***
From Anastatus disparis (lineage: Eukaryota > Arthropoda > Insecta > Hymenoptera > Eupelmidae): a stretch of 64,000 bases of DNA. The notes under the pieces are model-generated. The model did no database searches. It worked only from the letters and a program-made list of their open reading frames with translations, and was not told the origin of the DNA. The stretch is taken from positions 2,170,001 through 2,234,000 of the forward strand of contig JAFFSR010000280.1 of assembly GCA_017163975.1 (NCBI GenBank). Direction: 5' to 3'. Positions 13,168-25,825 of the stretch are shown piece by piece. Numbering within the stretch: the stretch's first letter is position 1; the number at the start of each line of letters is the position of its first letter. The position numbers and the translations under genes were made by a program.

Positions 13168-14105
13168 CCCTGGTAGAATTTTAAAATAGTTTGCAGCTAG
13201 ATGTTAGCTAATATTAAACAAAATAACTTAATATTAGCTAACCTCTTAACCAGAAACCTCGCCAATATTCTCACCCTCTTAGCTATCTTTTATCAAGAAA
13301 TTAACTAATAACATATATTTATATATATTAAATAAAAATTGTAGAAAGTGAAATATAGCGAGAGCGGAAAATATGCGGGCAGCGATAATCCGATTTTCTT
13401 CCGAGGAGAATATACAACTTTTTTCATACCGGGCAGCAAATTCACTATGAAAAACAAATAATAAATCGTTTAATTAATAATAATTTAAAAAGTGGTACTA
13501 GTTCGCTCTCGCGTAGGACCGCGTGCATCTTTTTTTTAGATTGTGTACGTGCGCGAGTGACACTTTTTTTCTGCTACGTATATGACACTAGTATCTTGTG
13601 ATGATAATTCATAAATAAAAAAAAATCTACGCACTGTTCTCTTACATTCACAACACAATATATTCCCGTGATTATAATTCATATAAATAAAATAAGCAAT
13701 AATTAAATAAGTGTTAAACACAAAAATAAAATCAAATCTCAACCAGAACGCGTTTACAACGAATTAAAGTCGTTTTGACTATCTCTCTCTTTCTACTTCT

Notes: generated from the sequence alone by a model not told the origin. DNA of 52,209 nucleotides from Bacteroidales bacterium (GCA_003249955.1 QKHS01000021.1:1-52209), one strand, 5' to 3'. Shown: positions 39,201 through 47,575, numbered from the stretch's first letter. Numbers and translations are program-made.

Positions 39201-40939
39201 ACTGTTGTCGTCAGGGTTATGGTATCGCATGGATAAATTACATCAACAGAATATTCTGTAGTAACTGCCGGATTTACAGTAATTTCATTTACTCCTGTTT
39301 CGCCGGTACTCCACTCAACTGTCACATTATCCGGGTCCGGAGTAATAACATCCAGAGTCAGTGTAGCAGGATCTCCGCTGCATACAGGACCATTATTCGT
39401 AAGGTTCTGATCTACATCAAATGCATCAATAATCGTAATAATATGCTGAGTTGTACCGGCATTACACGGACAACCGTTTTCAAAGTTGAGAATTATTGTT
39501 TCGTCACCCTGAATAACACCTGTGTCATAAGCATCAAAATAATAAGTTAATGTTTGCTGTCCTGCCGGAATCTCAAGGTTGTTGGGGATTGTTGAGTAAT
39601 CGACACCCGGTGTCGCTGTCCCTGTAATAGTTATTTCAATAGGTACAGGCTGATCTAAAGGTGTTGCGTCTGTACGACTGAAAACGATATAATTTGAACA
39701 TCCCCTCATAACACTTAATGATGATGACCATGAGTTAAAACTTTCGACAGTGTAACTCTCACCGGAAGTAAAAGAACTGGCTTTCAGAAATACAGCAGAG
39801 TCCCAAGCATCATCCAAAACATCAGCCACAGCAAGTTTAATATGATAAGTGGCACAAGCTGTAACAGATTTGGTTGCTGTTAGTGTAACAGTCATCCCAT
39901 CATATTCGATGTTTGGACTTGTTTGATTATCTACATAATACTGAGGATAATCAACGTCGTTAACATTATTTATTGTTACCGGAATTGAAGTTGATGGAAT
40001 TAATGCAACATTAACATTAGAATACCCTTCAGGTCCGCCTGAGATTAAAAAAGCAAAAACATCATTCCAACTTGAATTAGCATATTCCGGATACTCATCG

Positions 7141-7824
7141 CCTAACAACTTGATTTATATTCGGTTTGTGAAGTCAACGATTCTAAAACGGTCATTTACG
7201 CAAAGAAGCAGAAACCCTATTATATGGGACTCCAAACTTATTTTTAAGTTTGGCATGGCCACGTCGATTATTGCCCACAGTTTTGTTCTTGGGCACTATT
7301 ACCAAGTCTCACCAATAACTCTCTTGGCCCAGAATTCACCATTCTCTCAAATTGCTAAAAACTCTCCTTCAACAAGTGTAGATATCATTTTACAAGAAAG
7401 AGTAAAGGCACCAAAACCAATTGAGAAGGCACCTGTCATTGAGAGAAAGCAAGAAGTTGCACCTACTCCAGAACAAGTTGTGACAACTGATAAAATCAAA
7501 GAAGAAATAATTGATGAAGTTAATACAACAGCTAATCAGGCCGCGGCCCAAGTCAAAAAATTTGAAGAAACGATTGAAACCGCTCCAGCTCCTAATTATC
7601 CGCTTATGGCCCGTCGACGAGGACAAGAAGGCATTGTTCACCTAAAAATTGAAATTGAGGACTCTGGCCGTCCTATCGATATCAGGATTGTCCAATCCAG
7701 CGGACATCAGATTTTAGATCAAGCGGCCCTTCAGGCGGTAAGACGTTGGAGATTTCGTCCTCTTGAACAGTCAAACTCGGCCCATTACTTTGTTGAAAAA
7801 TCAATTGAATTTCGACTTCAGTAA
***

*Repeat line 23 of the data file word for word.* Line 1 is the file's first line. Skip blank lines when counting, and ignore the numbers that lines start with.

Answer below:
7201 CAAAGAAGCAGAAACCCTATTATATGGGACTCCAAACTTATTTTTAAGTTTGGCATGGCCACGTCGATTATTGCCCACAGTTTTGTTCTTGGGCACTATT